Based on a true story, the central conflict in the 2023 Sundance film Sorcery is colonialism. The film is set on Chile’s Chiloé Island in 1880 and follows a 13-year-old Huilliche girl, Rosa, as she seeks revenge after a white man kills her father. The newly arrived Chilean government offers her no justice, so she turns to La Recta Provincia, a secret Indigenous society that practices the sorcery that gives the film its title.
Latino Rebels spoke with the film’s co-writer and director, Chilean filmmaker Christopher Murray, who described Sorcery as depicting “a battle of powers.” He based the film on a real case “where there was a trial against an organization of sorcery,” he said. “It was persecution from the Chilean state against this organization, (which was) a problematic situation, because, of course, all of the parts of the organization were Indigenous.”
Sorcery tells the story of this trail: what leads up to it, how it plays out in the court, and what happens as a result, “through the eyes of someone that’s in between, traveling between the worlds.”
When we meet Rosa, she’s a Christian domestic worker in the home of German colonizers. The patriarch’s cruel murder of her father, in front of her no less, radicalizes Rosa, sending her in search of a world order that values her and her humanity.
To find his lead actress, Murray issued a local casting call in the south of Chile where his film is shot. There he met Valentina Véliz Caileo, who “even though she had never (acted in) film or on camera, she had a natural talent, magnetism, look in her eyes—a tone. There was something really magical in her.”
Indeed Véliz Caileo shines in a film in which her character is driven on two classic but conflicting journeys: one of self-discovery and empowerment, the other of being consumed by revenge. Murray says that Véliz Caileo herself has Indigenous roots and a Catholic upbringing. Beginning to question Catholicism, she shared something essential with her character, that in-between-ness that defines much of Rosa’s journey.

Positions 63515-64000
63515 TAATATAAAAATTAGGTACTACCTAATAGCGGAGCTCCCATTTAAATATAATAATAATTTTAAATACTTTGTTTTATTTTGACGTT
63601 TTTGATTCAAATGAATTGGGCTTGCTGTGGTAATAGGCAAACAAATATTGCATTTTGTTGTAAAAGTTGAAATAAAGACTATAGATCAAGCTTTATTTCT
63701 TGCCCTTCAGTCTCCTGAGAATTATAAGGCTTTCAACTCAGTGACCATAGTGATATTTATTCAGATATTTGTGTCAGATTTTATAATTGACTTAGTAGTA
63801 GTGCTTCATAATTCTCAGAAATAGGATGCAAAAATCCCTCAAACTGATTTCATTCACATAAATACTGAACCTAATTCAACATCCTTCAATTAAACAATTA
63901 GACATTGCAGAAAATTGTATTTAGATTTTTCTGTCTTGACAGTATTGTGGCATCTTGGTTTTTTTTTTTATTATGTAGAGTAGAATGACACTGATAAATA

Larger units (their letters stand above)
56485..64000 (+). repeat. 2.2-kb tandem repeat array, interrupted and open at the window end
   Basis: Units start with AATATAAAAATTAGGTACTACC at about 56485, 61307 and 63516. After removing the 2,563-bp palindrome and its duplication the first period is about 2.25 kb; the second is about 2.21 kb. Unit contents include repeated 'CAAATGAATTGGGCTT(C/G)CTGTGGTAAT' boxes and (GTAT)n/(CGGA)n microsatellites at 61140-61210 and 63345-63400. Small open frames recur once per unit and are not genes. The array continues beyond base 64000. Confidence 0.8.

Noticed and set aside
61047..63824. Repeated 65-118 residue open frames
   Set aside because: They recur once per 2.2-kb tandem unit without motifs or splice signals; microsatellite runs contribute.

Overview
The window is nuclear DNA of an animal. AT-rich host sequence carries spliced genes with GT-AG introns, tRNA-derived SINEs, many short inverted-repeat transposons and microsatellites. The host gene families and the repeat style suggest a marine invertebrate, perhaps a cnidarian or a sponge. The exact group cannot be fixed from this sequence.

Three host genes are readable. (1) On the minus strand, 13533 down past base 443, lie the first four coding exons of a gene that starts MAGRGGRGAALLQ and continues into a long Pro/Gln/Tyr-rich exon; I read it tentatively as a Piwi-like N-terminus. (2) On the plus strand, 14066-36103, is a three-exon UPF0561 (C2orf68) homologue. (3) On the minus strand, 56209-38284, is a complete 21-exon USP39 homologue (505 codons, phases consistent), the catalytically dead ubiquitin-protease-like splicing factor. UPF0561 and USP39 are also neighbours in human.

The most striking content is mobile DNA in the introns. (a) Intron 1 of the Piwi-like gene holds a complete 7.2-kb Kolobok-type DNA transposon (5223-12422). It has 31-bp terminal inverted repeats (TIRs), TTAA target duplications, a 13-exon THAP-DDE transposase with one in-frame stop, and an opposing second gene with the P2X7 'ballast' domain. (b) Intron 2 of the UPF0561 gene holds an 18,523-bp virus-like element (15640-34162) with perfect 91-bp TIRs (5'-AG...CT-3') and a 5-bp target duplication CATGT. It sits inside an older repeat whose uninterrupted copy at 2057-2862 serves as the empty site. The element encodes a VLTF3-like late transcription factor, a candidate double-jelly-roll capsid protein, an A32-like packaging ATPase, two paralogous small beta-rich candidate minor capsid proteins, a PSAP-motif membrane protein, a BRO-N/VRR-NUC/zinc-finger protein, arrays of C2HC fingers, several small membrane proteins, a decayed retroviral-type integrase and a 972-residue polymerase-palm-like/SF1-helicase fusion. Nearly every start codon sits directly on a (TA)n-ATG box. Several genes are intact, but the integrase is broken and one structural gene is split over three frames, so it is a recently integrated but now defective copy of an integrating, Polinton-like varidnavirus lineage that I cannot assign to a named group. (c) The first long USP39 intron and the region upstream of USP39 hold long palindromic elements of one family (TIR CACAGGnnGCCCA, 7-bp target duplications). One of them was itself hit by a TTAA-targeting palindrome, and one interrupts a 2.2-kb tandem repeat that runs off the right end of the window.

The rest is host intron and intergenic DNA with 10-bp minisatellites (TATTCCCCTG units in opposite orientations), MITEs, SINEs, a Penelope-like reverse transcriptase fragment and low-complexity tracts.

To echo the ambiguity of Rosa’s world, Murray uses a limited palette in his film—it’s almost entirely grays, browns, and greens. The visuals reflect the mist, sea, and trees of Chiloé Island, where Murray’s family has long ties. It also depicts “the mystery of that area,” hinting at more below the surface as Rosa works to find new pathways to power.
And find them she does, although they turn out to be unsettling, to say the least. La Recta Provincia uses the human skin of past sorcerers, with Rosa settling herself under a newly cut piece at one point like it’s a blanket. The human hides grant them the ability to “go out from their bodies… change skin,” as it were, in a practice that Murray describes as “strictly from that area (of) Chile and… (not) something that is part of the general Indigenous community.”
While that taboo may turn some stomachs, it’s Rosa’s quickness to use the families of her adversaries that really brings her into a morally questionable area. Endangering children —including one infant— is wrong, no matter the cause.
So while the film’s sympathies certainly lie with Rosa, Sorcery neither portrays her as a saint nor a savage. Rather, it portrays her as a flawed person in a deeply unjust situation. For modern audiences, it may be tempting to justify her acts of resistance as valid because we know what happens next, with the Chilean government exerting its control over the Huilliche people.
But that storyline is too simple and easy. Murray says he made the film to “make people think about this violent process of colonization that we sometimes think is something from the past. But it’s still going on, and not only in terms of territorial aspects but also in terms of how the cultures, the beliefs, the emotions are built.”
Indigenous people and societies persist. They continue resisting, and Sorcery is a story of that resistance.
A writer and activist, Cristina Escobar is the co-founder of latinamedia.co, uplifting Latina and gender non-conforming Latinx perspectives in media. She’s a member of the Latino Entertainment Journalists Association and writes at the intersection of race, gender, and pop culture. Twitter: @cescobarandrade